Due to the significant amount of rainfall, manhole covers were beginning to lift, and the escaping water would have caused a public health risk.
“So the decision was taken to release pressure from the wastewater network and discharge wastewater at 5:45 pm this evening, into the Purimu stormwater stream, which flows out to sea through the Ahuriri Estuary.”
The regional council environmental team will monitor the stormwater network as well as at several other locations for a number of days, to trace the effects of the discharge.
The city council said the deluge was causing problems for the wastewater network, but the emergency discharge to the Ahuriri Estuary should relieve some of that strain.
Residents have been asked to avoid flushing toilets, and hold off using showers, dishwashers or washing machines, to try to relieve stress on the network.
A restaurant open only for four months has been completely flooded in Emerson Street.
Andrew Beck owns Rock My Belly, along with his wife, and said the deluge started heavily just after 4pm.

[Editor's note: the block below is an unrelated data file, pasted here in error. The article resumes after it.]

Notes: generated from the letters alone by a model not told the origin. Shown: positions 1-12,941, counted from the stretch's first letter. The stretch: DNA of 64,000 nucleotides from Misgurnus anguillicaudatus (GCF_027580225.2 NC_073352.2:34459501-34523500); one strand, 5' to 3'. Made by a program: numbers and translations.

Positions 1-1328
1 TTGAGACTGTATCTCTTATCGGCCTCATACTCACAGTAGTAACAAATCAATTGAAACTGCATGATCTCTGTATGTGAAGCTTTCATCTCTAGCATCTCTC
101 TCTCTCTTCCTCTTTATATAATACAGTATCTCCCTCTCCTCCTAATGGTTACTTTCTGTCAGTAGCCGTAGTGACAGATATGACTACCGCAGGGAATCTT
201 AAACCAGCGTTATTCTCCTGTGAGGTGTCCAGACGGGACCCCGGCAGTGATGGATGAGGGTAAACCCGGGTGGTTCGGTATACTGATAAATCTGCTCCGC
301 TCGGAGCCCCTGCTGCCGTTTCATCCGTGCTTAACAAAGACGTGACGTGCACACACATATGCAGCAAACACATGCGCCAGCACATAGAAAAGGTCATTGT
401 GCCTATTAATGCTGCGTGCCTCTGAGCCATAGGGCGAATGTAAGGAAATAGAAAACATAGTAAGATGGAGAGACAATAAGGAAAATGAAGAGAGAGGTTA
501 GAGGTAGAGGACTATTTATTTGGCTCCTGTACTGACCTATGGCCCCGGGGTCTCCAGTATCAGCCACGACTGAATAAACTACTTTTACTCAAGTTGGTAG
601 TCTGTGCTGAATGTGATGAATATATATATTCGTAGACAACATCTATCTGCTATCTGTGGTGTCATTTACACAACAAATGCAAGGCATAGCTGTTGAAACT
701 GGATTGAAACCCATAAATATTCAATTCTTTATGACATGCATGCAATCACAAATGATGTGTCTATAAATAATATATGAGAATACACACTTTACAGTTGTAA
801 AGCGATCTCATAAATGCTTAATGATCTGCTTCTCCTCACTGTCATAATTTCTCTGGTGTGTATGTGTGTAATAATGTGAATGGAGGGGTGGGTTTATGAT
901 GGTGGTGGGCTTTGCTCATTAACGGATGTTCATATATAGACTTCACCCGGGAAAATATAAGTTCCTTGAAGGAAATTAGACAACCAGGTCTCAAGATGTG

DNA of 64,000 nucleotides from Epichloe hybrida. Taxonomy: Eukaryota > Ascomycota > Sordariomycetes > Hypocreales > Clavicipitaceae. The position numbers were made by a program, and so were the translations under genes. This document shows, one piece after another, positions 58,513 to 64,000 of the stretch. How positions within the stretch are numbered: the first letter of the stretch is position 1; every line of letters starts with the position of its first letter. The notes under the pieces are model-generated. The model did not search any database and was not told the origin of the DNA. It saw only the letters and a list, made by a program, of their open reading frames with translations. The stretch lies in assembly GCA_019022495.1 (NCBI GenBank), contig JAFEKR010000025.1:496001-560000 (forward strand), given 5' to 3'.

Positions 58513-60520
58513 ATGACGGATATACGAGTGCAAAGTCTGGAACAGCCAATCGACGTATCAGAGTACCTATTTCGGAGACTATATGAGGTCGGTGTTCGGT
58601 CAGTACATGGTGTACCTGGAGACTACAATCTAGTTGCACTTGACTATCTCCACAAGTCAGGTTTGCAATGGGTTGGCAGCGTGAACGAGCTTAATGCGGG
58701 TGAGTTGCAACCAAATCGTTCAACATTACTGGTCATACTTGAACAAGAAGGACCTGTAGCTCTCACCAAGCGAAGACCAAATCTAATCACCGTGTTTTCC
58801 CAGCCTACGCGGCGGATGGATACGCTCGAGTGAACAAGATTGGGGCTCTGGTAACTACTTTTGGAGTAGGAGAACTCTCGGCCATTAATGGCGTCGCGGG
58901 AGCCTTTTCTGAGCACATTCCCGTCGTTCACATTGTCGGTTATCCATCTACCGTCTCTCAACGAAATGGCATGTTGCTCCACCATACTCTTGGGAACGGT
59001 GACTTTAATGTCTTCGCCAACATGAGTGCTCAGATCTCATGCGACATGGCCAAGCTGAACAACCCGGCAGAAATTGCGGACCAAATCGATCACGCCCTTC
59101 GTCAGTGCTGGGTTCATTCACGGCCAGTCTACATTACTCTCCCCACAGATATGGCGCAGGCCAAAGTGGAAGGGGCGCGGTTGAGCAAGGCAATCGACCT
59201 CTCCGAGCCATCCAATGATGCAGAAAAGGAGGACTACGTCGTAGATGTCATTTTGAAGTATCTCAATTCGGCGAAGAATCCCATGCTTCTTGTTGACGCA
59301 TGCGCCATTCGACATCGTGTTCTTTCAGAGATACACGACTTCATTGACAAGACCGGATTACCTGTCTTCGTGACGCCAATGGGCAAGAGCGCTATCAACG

“It came through everywhere. The fire brigade said ‘there’s nothing that can withstand this amount of water’, and it just came through and flooded the entire place, the brand new flooring, everything.
“We’ve only been open four months, we made it through Covid, and now – torrential rain.”
MetService Heavy Rain warnings
MetService warned heavy rain could fall in Hawke’s Bay south of Wairoa, and Gisborne until 1am Tuesday.
Thunderstorms could bring intense downfalls from the afternoon onwards, and could reach 25mm/h to 40mm/h in thunderstorms.
On top of what had fallen during the day, they said a further 70 to 100mm of rain could fall in the ranges in the evening and into the night, with 40 to 70mm elsewhere.
Forecasters warned that more heavy rain could be coming on Tuesday, too.
Heavy rain and thunderstorms could also strike Tararua district between 7pm tonight and 7am tomorrow, with up to 100mm of rain possible and downpours up to 25mm/h.
Wairarapa and the eastern hills of Wellington could expect heavy rain from 9pm Monday to 11am Tuesday, with up to 110mm expected in some parts, and intensities up to 20mm/h.
“A front in the east of the North Island should sink southwards during today and tomorrow morning, delivering heavy rain,” MetService said on Monday.
“On Tuesday, a low is forecast to track east across the upper North Island, delivering rain to many places.”
Heavy rain could hit the Coromandel Peninsula on Tuesday from 6am, and the Bay of Plenty from 11am.